In Autocar recently Steve Cropley, whose page I always read first, in establishing which was the first car to win Le Mans on its initial appearance there, called Lord Selsdon "quite a duffer behind the wheel" because he drove for only two hours of that race in which this claim was substantiated, letting Luigi Chinetti do the remainder, to win at 82.27mph. I must emphatically disagree.
As the Hon Mitchell-Thomson, the Ferrari's owner had raced his Frazer Nash car often at Brooklands, where he had finished seventh in the BRDC 500-Mile Race with Don Aldington, in Fane's single seater. In 1939 he drove a Lagonda with Lord Waleran, finishing fourth, and later he took a second place at Brooklands in one of the V12 Lagondas, lapping at 128.03mph. But it was tougher after the war, and if Chinetti had the stamina to drive for most of the 1949 24-hour race, why endanger the result by putting on a less quick driver?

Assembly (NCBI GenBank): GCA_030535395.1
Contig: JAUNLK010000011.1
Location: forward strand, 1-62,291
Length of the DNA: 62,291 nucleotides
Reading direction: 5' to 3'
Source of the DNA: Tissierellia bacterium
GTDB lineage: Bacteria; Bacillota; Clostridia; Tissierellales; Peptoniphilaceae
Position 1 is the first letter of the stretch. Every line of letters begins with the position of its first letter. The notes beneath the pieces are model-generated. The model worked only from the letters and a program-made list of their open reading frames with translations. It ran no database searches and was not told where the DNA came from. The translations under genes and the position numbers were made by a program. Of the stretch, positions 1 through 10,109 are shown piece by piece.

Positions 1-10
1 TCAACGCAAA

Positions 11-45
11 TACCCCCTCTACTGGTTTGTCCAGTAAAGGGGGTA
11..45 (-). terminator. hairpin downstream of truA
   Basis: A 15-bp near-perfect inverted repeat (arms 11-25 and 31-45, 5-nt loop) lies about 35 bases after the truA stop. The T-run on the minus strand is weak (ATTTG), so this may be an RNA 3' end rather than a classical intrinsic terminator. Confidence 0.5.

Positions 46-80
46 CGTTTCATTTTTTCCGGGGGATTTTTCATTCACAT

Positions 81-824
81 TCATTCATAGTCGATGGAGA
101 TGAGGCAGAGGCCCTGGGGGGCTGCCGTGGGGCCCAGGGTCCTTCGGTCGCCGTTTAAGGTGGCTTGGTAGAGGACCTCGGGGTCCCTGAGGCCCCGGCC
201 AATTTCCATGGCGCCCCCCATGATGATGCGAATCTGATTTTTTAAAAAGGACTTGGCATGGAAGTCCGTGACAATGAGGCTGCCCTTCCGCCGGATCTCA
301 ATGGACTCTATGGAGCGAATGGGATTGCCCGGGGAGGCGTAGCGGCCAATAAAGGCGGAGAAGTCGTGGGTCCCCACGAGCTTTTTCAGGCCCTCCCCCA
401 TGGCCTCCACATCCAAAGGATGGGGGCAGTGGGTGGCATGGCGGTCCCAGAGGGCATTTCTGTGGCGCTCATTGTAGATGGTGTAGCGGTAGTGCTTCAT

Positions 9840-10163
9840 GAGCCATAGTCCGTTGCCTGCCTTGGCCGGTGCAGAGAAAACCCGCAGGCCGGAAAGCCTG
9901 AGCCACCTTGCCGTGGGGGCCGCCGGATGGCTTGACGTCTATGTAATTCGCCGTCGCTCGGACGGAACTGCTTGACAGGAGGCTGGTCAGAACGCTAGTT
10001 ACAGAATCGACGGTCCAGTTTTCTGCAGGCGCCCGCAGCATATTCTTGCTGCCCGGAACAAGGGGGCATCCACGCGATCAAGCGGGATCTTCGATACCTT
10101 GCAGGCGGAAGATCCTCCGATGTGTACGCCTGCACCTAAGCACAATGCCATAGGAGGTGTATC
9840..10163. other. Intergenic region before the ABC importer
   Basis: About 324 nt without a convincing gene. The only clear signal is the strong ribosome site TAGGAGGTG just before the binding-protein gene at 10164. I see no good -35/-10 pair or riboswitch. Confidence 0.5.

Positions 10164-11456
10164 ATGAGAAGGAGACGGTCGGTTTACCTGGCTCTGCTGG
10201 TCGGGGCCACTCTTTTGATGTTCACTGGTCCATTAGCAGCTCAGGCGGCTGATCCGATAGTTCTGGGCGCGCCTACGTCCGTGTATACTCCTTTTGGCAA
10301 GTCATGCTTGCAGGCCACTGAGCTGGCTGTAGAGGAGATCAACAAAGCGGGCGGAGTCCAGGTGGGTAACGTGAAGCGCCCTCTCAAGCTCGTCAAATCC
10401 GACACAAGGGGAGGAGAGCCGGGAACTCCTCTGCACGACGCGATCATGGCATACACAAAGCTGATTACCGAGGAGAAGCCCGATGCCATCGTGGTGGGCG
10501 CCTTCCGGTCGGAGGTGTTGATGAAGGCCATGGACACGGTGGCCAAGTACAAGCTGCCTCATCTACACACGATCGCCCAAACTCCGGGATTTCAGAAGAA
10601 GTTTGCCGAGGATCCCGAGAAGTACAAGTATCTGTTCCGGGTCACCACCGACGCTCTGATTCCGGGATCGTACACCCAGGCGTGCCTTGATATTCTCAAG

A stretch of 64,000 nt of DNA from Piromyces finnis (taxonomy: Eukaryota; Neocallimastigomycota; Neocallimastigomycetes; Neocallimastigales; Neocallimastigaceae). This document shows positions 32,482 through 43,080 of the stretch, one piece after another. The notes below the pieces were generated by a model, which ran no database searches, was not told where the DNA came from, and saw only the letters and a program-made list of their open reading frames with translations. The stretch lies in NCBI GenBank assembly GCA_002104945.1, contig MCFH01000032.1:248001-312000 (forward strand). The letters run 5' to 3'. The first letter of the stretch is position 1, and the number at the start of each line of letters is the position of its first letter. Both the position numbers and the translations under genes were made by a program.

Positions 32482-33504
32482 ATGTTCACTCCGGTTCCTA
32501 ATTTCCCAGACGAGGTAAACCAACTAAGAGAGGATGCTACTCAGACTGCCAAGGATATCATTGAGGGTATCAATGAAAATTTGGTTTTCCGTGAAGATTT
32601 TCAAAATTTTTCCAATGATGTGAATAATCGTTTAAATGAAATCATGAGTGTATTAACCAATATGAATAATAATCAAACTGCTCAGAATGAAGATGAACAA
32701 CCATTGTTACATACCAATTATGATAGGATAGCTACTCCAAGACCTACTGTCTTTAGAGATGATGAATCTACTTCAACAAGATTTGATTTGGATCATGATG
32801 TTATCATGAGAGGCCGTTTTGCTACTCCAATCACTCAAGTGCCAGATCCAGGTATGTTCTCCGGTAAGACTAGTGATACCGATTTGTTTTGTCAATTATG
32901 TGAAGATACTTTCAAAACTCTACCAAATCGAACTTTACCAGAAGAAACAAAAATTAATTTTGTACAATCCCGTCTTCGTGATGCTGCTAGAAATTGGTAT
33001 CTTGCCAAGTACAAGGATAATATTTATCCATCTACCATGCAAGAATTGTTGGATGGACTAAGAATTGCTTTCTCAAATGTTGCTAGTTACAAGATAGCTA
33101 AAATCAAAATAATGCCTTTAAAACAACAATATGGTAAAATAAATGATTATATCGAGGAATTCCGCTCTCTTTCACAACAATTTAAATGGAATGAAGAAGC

From MOTOR SPORT'S detailed report of the race it is clear that Selsdon waited until Chinetti had a lead of some three laps before having his brief spell in his own Ferrari. He is said to have been out for only 1hr 12 1/2min including time spent in the pits cleaning the screens and adjusting the shock absorbers. (Who did the timing in the pits, an onerous task surely? Yet essential when later drivers were restricted to limited spells before swapping, so that timing of stops was important and changeovers had to be properly observed.) In 1950 Selsdon again had a Ferrari for Le Mans but his co-driver turned it over. I cannot accept that the racing Lord was a duffer, except perhaps in his choice of second driver on this occasion!